At the opposite end of the spectrum, Green Day played their first major show of the year with all the requisite pizazz, airing a clutch of new songs from their forthcoming trilogy of albums, ¡Uno!, ¡Dos! and ¡Tré!. It's striking how much the group have come to resemble the classic rock acts to which they were once seen as an antidote. One of their new numbers resembled early Springsteen, while more familiar staples were stretched out into extended instrumental vamps, during which Billie Joe Armstrong traded calls of 'eh-oh' with the crowd and invited audience members onstage, rather sweetly gifting his bracelet to one of them.
Franz Ferdinand. Photo: © SUMMER SONIC 2012 All Rights Reserved.
It was a punchier spectacle than Franz Ferdinand's show on the same stage just before, though the Scots were also on fine form, slipping only a couple of newbies into a set that was otherwise wall-to-wall hits. Highlights included a discofied version of 'Can't Stop Feeling' that segued into Donna Summer's 'I Feel Love', and a four-man drum onslaught at the end of closing number 'Outsiders' that I could've sworn was influenced by taiko supremos Kodo (correct me if I'm wrong, Mr Kapranos).
Few of the acts this year managed to transcend the banality of their surroundings, but kudos to Sigur Rós for pulling it off. Headlining the indoor Mountain Stage on Saturday night, the Icelandic orchestral rockers made brilliant use of lighting and visuals to create an exquisitely realised dreamworld, marred only by the sound of fireworks and megaphone-wielding attendants outside the building. I'd always found the group a little too dainty on record, but their live show held me rapt throughout – the fierce, climactic rendition of 'Popplagið' being a particular standout.
Ohio indie rockers Other Lives achieved a similar kind of loveliness the following day, but they had to make do with a fraction of the crowd (Makuhari Messe was practically empty when they played, with even the more sober-minded music fans having gone to watch Perfume). They were far from the only act who deserved a bigger audience, either. I’d have loved to see a few thousand people getting down to rapper Azeallia Banks’ potty-mouthed party anthems rather than the few hundred who turned up. And it pains me that there weren't more punters to witness the joyous spectacle of Kindness's Sunday morning set, wherein the louche Londoner moonwalked, tossed drumsticks, dropped to his knees at any given opportunity and – most ludicrously – went for a spin on a stage trolley. Even when the band started playing at odds with the backing track coming out of the drummer's laptop, he didn't lose his cool. Ooh, I can feel a man crush coming on.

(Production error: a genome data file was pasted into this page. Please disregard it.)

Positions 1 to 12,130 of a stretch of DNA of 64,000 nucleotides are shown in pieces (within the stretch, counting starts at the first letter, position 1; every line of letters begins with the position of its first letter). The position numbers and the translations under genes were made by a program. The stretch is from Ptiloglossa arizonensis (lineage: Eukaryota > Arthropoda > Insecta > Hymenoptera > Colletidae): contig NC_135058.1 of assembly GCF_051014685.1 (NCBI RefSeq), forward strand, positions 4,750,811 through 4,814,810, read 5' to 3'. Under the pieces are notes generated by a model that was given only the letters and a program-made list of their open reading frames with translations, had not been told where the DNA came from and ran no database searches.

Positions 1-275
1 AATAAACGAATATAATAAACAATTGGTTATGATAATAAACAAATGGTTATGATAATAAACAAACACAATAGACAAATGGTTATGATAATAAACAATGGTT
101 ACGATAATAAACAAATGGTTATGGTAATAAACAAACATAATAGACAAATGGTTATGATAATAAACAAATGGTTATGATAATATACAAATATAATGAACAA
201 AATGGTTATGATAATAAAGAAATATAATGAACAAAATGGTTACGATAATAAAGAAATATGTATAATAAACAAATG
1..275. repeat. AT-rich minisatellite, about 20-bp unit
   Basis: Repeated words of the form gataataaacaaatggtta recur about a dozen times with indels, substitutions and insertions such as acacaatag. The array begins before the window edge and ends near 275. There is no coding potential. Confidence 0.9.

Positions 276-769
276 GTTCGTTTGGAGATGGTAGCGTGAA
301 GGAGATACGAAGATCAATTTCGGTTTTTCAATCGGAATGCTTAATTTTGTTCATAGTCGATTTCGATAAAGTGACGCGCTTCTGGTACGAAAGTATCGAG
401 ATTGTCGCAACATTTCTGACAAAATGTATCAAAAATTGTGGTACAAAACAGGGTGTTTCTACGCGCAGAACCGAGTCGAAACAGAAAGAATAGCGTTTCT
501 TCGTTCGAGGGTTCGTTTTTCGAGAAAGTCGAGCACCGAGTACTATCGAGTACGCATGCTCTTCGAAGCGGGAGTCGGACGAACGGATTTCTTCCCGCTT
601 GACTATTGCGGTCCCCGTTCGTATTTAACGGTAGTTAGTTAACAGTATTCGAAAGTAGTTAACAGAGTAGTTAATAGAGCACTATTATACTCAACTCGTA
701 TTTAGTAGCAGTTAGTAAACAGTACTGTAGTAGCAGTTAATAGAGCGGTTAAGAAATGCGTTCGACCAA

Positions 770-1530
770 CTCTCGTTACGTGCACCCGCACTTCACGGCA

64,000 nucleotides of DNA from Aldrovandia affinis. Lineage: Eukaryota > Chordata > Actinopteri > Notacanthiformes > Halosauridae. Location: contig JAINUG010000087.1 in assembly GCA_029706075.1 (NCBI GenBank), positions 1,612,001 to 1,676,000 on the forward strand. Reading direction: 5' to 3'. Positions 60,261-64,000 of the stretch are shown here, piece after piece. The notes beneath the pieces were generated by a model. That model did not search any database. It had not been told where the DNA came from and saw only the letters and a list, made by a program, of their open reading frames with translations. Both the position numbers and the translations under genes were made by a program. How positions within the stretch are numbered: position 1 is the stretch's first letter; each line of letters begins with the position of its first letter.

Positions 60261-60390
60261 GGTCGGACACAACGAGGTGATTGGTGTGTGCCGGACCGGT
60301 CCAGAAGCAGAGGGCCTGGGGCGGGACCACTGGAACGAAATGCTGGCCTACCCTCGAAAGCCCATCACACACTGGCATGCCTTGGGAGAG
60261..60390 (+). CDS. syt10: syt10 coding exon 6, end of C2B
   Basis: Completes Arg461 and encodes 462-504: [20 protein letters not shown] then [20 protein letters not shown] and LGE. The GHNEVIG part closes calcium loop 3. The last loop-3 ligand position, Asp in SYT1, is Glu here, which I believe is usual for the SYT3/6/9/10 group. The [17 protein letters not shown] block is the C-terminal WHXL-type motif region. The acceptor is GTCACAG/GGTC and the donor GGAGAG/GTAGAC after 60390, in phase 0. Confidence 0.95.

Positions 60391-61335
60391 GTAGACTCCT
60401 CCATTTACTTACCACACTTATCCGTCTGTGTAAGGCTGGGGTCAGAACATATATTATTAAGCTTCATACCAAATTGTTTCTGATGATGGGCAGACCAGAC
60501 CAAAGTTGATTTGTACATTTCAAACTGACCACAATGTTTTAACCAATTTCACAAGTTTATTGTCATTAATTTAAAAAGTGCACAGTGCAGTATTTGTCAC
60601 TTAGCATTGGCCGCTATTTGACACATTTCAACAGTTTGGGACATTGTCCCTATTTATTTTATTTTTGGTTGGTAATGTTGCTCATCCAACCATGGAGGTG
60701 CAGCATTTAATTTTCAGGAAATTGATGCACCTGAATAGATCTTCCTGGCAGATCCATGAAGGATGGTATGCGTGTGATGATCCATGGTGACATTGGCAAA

Grimes. Photo: © SUMMER SONIC 2012 All Rights Reserved.
Grimes also managed to triumph over technical glitches, not least when a tech came on stage, fiddled with some cables at her feet and promptly killed the drum track. (Her reaction to this was – how should I phrase this? – adorably cute.) Dedicating her set to Pussy Riot, Claire Boucher performed with just a male accomplice in a panda hat for company, and while she generally sounded fantastic, as a stage show it was slightly lacking. Leave it to SBTRKT to show how it's done: performing in his regular duo with singer/keyboardist Sampha, the beatmaker unleashed an expert blend of live instruments and electronics, made all the more fun by the fact that even familiar tracks like ‘Wildfire’ seemed to be in a constant state of mutation.
Other highlights: Crystal Castles' Alice Glass getting more intimate with the audience than most people would dare; Ke$ha wrongfooting this cynical critic's expectations by playing a theremin solo (!); Pitbull proving how on-the-ball he is by giving repeated shout-outs to 'Sonicmania' (wrong event, douche); St. Vincent rounding off an intermittently engaging set with a Pop Group cover and some crowd-surfing. Lowlights: New Order, offering conclusive proof that they should've kicked it in when Peter Hook left; Adam Lambert, whose considerable vocal talents didn't stop his stage show from feeling disconcertingly middle-aged; Tribes, dialing it back to 1992 with their frighteningly dull guitar rock; Pitbull, just for being Pitbull.